More from: Language Diversity
Through their responsive design, digital Open Science tools promise to enable and simplify collaboration across disciplines, world regions and language groups. But how inclusive are these tools actually globally? Global means that they are equally open in low and middle income countries. Louise Bezuidenhout and Jo Havemann have examined 242 Open Science tools in terms of their geolocalisation, conditions and financing models. They have identified their weaknesses in terms of geographical openness and are developing ideas on how to make the Open Science ecosystem even more inclusive and a truly “unlimited digital commons”.
The post Digital Open Science Tools: How to Achieve more Openness Through an Inclusive Design first appeared on ZBW MediaTalk.
Due to precautionary measures in regard to the coronavirus, the second day of this year’s Open Science Conference got canceled. Luckily, the panellists Johanna Havemann, Anne-Floor Scholvinck, Daniel Spichtinger and August Wierling agreed to submit their opening statements as a blog post for ZBW MediaTalk.
we were talking with Johanna Havemann and Justin Sègbédji Ahinon North-South dialogues and collaborations are of a very high relevance for the development of open science. AfricArXiv is a pre-print repository established to allow African scientists to publish their manuscripts in several African languages including English. Justin Sègbédji Ahinon and Johanna Havemann are members of the AfricArXiv steering committee and tell us why this is a great opportunity for developing countries to collaborate with researchers globally. What advantages does open science have for international collaboration and what challenges still need to be tackled? The open science movement is already paving […]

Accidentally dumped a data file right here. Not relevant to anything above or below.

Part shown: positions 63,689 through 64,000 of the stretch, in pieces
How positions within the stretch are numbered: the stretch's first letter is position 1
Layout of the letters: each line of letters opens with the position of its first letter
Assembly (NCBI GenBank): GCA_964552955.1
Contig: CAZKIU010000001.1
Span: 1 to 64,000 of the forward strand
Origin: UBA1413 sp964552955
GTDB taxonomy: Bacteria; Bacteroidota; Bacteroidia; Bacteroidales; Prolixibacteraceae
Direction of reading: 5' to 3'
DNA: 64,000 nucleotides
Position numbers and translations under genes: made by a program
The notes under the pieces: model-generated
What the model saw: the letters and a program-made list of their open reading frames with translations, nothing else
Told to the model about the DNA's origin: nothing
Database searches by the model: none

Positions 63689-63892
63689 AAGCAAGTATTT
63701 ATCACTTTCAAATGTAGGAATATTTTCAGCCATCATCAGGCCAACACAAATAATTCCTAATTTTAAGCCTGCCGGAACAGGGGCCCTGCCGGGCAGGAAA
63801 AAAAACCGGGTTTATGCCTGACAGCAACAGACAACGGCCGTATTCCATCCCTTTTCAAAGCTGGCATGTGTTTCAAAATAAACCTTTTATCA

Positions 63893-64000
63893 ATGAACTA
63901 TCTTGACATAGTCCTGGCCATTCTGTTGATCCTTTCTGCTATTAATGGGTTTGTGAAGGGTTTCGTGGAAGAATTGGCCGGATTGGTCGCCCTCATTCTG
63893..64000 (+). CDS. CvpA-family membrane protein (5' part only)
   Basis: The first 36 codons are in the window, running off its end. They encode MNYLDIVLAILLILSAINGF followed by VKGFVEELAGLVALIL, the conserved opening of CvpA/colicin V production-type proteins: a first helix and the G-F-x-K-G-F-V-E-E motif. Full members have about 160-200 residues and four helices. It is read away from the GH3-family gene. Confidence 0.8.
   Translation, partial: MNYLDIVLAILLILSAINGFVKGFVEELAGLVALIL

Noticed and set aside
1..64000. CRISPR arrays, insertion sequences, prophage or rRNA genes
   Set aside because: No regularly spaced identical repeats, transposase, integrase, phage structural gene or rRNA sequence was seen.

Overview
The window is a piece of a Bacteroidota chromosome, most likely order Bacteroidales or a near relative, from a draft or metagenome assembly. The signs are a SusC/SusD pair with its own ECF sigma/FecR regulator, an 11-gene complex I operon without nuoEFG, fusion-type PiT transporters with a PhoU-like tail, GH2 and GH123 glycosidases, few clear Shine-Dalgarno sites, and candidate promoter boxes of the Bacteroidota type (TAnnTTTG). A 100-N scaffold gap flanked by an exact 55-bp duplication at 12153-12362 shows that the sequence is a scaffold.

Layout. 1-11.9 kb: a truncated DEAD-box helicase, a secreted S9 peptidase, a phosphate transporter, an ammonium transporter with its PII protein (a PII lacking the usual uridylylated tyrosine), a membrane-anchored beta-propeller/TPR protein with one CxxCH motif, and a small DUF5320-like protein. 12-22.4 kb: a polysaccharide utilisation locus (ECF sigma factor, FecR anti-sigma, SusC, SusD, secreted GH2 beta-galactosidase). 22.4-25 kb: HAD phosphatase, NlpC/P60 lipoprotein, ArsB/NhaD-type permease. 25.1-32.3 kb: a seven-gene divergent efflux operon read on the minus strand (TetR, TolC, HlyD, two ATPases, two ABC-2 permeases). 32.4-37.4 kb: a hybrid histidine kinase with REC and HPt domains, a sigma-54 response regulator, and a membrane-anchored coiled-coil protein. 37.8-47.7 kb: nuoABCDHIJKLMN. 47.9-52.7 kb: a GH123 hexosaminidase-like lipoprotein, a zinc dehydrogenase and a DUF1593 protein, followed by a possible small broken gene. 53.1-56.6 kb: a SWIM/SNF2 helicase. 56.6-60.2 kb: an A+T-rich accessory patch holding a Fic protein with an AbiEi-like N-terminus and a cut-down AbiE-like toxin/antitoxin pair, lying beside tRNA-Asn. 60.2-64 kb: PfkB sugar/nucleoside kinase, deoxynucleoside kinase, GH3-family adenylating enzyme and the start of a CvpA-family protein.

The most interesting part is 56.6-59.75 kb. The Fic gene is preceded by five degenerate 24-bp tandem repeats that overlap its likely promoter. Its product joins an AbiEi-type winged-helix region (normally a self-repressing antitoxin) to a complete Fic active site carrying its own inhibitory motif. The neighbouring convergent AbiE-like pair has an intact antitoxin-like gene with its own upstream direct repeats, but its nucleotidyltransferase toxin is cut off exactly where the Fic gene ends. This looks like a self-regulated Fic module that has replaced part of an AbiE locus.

Fostering transparency, open access and global dialogue in research are crucial to deal with local as well as with global challenges like the ongoing climate change. Practiced open science allows for more diversity in research output and the convergence of the global scientific community. We talked to Johanna Havemann and Justin Sègbédji Ahinon on how open science can overcome barriers and strengthen global and local knowledge communities at the same time.